Tough act For Yaphet Kotto, seeking softer roles is his life's story

February 10, 1993|By Sandra Crockett | Sandra Crockett,Staff Writer

Actor Yaphet Kotto has the look down pat. You know the one. It's a glare that comes across as tough, in control and downright intimidating.

In the television series, "Homicide: Life on the Street," Mr. Kotto plays the fictional character Lieutenant Giardello. There's a convincing scene where Lieutenant Giardello tells a slow moving detective he had better see "lightning" come out of his butt. Then he gives the detective a look that could shrivel the bloom off a newly blossomed rose.

Mr. Kotto knows he's convincing at playing tough guys and enjoys his role in the TV series, which airs at 9 p.m. Wednesdays. But enough already with playing the heavies. "There's a distorted image of me," he says, while sipping tea over lunch. What he really wants is to play a romantic lead for a change.

"I want to have a wife or a girlfriend and fall in love," Mr. Kotto says.

He is trying to persuade the writers and producers of "Homicide" to let his character show a soft side.

Mr. Kotto was in Baltimore this past weekend to promote his autobiography, "The Royalty" (Cauldwell/Bissell Books, 1990). Before signing a few hundred copies of his book at a private reception, Mr. Kotto talked about the joys and frustrations of an acting career that is going strong after 28 years.

He's worked continually since being bitten by the acting bug and making his first movie, "Nothing But a Man," at 23. He's done theater and has appeared on numerous TV shows from "Bonanza" to "Mannix." In the unpredictable acting business, he's been successful because of being "unique and talented."

However, he's not really comfortable talking about his accomplishments and refuses to watch any of his performances.

"It takes a strange ego to sit there and watch yourself, applauding your own performance," he says. "I just can't do that. I would find too many flaws."

Most of his movie roles have been as a heavy. In "Blue Collar," Mr. Kotto played an ex-convict; in "Live and Let Die," a Caribbean diplomat and master criminal. He was a police detective in "Star Chamber," and a prison guard in "Brubaker."

"I'm tired of playing detectives," he says wearily.

So what is he playing in his next movie, "Extreme Justice," which is scheduled to be released in the spring? A detective, he says with a self-conscious smile and shrug.

"I'm always called powerful, bulky or imposing," he says. "Or they say I fill up a room. I'm a 200-pound, 6-foot, 3-inch black guy. And I think I have this image of a monster. It's very difficult."

Mr. Kotto, 48, is a big man. But one who makes others feel comfortable with his quick smile, hearty laugh and willingness to share a private side. "I want to try to play a much more sensitive man. A family man," he says. "There is an aspect of black people's lives that is not running or jumping."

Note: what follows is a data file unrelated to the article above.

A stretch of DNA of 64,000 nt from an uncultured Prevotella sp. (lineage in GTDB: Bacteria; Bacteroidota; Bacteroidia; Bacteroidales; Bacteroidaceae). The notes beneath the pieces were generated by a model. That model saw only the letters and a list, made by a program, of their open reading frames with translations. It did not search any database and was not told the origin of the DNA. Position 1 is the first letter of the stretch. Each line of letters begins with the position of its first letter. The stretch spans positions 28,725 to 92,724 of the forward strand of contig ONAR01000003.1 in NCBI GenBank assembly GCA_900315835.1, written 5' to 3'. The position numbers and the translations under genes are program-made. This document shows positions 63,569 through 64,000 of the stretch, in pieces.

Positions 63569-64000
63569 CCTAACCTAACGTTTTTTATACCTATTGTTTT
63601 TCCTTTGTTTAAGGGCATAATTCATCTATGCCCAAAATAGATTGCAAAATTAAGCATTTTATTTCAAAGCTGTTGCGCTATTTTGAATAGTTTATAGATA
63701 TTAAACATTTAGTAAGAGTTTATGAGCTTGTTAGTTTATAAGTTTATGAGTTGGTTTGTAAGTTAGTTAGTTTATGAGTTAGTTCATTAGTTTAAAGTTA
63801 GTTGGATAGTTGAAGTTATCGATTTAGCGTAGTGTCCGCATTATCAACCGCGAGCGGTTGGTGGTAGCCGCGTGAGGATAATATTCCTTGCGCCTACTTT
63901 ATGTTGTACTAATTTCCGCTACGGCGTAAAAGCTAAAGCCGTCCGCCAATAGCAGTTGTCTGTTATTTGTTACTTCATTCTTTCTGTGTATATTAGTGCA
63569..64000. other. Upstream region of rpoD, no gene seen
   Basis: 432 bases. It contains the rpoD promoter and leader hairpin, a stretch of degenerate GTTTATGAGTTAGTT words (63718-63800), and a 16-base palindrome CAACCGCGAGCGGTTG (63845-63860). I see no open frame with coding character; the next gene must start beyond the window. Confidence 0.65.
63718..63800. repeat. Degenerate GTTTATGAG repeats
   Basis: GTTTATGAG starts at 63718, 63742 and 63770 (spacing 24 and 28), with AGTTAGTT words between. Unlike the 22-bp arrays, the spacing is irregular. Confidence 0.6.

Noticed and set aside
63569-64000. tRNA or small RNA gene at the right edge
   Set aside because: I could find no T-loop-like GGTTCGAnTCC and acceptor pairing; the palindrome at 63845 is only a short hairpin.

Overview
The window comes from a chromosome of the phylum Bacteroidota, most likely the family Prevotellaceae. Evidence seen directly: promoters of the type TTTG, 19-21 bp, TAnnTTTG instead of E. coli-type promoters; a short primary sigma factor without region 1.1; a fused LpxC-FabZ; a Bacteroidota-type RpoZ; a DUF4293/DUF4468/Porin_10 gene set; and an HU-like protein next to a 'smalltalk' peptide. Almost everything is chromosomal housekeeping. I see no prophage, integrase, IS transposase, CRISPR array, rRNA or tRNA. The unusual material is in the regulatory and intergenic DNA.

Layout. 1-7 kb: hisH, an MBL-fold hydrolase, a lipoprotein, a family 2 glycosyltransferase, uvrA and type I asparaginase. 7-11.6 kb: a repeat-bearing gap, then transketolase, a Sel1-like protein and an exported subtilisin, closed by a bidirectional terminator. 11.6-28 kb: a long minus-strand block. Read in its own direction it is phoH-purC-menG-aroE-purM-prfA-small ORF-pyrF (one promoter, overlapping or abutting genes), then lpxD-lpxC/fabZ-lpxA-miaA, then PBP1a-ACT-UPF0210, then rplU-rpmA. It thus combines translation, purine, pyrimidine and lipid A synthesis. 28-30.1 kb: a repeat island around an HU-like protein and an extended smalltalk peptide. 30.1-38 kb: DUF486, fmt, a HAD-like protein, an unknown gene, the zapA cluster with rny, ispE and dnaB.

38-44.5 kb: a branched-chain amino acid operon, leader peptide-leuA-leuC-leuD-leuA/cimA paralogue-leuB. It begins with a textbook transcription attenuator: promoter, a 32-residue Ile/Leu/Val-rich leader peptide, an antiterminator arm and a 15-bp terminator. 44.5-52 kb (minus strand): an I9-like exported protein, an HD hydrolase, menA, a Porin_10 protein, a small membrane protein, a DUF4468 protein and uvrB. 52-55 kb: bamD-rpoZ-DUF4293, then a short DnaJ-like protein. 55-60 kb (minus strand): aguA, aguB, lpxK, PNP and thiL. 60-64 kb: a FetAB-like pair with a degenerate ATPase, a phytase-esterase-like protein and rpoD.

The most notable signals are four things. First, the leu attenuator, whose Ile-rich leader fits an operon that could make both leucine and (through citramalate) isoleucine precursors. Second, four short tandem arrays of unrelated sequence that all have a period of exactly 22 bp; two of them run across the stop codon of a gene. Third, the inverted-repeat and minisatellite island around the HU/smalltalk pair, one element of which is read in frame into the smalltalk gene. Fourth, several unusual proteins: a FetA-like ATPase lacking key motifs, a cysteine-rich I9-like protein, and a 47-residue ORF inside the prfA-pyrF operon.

So far nine episodes of "Homicide" have been shot and there are three more scripts. NBC is waiting to see if the show catches on before shooting any more episodes.

Meantime, Mr. Kotto has hit the road to promote his autobiography.

Yaphet Frederick Kotto was born in Harlem and raised in the Bronx. His father was a black Jew from Cameroon in West Africa and his mother was a West Indian from Panama. His parents separated when he was young and Mr. Kotto was raised by his maternal grandparents, who were Catholic, while his mother was in the U.S. Army.

The book talks about his life as a multidenominational child growing up in New York. The title refers to his father's royal Cameroonian family and to Mr. Kotto's linkage of a great aunt to a member of Britain's royal family.

Mr. Kotto has heard from people representing Britain's royal family since the book came out. "They were a bit upset," he says. "But I am only trying to talk about my aunt and my family."

Mr. Kotto had grown up hearing fascinating stories about his family. While filming the movie "Alien," he finally decided to write the book. "Setting up lights on that set would take six or seven hours," he says. "There was nothing to do, so I started thinking about writing it."

Mr. Kotto avoids the Hollywood scene and has a home in the mountains outside of Denver. The proud father of six children, ages 13 to 27, is going through a "friendly divorce."

He says when people recognize him on the street, they usually can't remember where they have seen him. He feels that is a compliment.

"They can't think of what picture they have seen me in, but they know me. That's good. That means I am becoming an institution," he says.

To some of the people who gathered at an Owings Mills home to buy "The Royalty" and have it autographed, Mr. Kotto's image is not what he thinks it is.

"A strong, proud, beautiful, black man. That's what I think of him," says Lucy Berry, a Baltimore college professor.

"I always thought he was a great actor. I was really excited when I learned he would be here. I couldn't wait," says Doris Hatcher, who drove from New Jersey for the reception.

For Mike Tucker, who made the trip from Washington, "Just seeing him is inspiring."

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